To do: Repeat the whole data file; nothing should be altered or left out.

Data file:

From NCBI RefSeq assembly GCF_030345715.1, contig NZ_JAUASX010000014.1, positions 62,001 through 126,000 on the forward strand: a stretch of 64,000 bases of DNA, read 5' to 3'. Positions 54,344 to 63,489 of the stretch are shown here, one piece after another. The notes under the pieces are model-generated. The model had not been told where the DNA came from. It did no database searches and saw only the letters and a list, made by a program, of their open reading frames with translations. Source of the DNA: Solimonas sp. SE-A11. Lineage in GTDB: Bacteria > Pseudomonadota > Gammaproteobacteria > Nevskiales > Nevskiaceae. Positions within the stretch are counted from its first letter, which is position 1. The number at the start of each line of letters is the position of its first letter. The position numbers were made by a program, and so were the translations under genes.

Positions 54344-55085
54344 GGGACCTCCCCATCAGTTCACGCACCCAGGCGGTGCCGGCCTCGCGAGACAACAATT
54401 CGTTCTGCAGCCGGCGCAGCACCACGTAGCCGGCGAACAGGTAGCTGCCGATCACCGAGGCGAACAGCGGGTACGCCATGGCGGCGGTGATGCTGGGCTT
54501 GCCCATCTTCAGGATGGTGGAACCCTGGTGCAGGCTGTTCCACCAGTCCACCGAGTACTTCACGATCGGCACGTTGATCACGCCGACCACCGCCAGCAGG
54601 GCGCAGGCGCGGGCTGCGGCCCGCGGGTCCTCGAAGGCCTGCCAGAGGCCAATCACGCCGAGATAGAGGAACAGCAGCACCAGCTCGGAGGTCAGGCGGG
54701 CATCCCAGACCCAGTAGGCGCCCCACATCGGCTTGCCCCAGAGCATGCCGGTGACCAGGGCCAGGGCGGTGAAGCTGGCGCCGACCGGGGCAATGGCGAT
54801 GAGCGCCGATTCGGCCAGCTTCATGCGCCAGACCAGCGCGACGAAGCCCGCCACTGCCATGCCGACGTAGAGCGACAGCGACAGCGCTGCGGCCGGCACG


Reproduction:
From NCBI RefSeq assembly GCF_030345715.1, contig NZ_JAUASX010000014.1, positions 62,001 through 126,000 on the forward strand: a stretch of 64,000 bases of DNA, read 5' to 3'. Positions 54,344 to 63,489 of the stretch are shown here, one piece after another. The notes under the pieces are model-generated. The model had not been told where the DNA came from. It did no database searches and saw only the letters and a list, made by a program, of their open reading frames with translations. Source of the DNA: Solimonas sp. SE-A11. Lineage in GTDB: Bacteria > Pseudomonadota > Gammaproteobacteria > Nevskiales > Nevskiaceae. Positions within the stretch are counted from its first letter, which is position 1. The number at the start of each line of letters is the position of its first letter. The position numbers were made by a program, and so were the translations under genes.

Positions 54344-55085
54344 GGGACCTCCCCATCAGTTCACGCACCCAGGCGGTGCCGGCCTCGCGAGACAACAATT
54401 CGTTCTGCAGCCGGCGCAGCACCACGTAGCCGGCGAACAGGTAGCTGCCGATCACCGAGGCGAACAGCGGGTACGCCATGGCGGCGGTGATGCTGGGCTT
54501 GCCCATCTTCAGGATGGTGGAACCCTGGTGCAGGCTGTTCCACCAGTCCACCGAGTACTTCACGATCGGCACGTTGATCACGCCGACCACCGCCAGCAGG
54601 GCGCAGGCGCGGGCTGCGGCCCGCGGGTCCTCGAAGGCCTGCCAGAGGCCAATCACGCCGAGATAGAGGAACAGCAGCACCAGCTCGGAGGTCAGGCGGG
54701 CATCCCAGACCCAGTAGGCGCCCCACATCGGCTTGCCCCAGAGCATGCCGGTGACCAGGGCCAGGGCGGTGAAGCTGGCGCCGACCGGGGCAATGGCGAT
54801 GAGCGCCGATTCGGCCAGCTTCATGCGCCAGACCAGCGCGACGAAGCCCGCCACTGCCATGCCGACGTAGAGCGACAGCGACAGCGCTGCGGCCGGCACG